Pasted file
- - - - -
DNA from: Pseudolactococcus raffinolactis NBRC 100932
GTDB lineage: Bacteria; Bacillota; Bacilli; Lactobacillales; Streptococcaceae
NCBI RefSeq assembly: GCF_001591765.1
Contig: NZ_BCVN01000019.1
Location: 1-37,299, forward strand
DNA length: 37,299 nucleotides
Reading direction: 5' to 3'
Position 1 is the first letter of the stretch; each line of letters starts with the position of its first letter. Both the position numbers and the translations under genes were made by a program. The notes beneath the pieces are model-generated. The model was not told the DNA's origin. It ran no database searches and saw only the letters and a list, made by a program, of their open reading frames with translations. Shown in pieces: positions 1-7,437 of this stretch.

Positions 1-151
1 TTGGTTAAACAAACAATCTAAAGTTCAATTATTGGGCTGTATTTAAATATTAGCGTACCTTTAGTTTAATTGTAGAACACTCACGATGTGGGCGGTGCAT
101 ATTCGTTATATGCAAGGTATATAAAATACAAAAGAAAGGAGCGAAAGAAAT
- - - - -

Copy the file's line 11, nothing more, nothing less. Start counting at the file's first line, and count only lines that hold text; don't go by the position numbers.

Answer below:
101 ATTCGTTATATGCAAGGTATATAAAATACAAAAGAAAGGAGCGAAAGAAAT